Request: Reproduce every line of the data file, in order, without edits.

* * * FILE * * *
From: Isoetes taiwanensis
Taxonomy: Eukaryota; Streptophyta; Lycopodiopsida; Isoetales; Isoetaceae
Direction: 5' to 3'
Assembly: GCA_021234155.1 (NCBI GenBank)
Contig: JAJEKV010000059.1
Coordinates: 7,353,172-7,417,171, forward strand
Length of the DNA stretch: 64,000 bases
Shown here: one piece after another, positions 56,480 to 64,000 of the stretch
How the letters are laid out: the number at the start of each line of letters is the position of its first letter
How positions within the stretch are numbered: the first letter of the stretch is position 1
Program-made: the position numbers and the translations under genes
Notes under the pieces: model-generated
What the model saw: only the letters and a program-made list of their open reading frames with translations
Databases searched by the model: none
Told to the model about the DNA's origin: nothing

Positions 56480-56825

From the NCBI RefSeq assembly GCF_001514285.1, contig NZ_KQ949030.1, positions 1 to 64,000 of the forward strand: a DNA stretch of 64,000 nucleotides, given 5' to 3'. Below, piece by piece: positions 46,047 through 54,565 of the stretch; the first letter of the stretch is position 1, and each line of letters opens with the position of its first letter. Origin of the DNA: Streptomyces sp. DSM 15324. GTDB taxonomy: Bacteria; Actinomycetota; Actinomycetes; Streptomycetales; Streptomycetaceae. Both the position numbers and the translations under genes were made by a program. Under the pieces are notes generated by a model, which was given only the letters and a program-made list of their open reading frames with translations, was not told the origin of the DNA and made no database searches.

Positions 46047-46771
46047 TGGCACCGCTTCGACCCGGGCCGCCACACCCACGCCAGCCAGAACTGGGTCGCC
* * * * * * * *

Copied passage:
From: Isoetes taiwanensis
Taxonomy: Eukaryota; Streptophyta; Lycopodiopsida; Isoetales; Isoetaceae
Direction: 5' to 3'
Assembly: GCA_021234155.1 (NCBI GenBank)
Contig: JAJEKV010000059.1
Coordinates: 7,353,172-7,417,171, forward strand
Length of the DNA stretch: 64,000 bases
Shown here: one piece after another, positions 56,480 to 64,000 of the stretch
How the letters are laid out: the number at the start of each line of letters is the position of its first letter
How positions within the stretch are numbered: the first letter of the stretch is position 1
Program-made: the position numbers and the translations under genes
Notes under the pieces: model-generated
What the model saw: only the letters and a program-made list of their open reading frames with translations
Databases searched by the model: none
Told to the model about the DNA's origin: nothing

Positions 56480-56825

From the NCBI RefSeq assembly GCF_001514285.1, contig NZ_KQ949030.1, positions 1 to 64,000 of the forward strand: a DNA stretch of 64,000 nucleotides, given 5' to 3'. Below, piece by piece: positions 46,047 through 54,565 of the stretch; the first letter of the stretch is position 1, and each line of letters opens with the position of its first letter. Origin of the DNA: Streptomyces sp. DSM 15324. GTDB taxonomy: Bacteria; Actinomycetota; Actinomycetes; Streptomycetales; Streptomycetaceae. Both the position numbers and the translations under genes were made by a program. Under the pieces are notes generated by a model, which was given only the letters and a program-made list of their open reading frames with translations, was not told the origin of the DNA and made no database searches.

Positions 46047-46771
46047 TGGCACCGCTTCGACCCGGGCCGCCACACCCACGCCAGCCAGAACTGGGTCGCC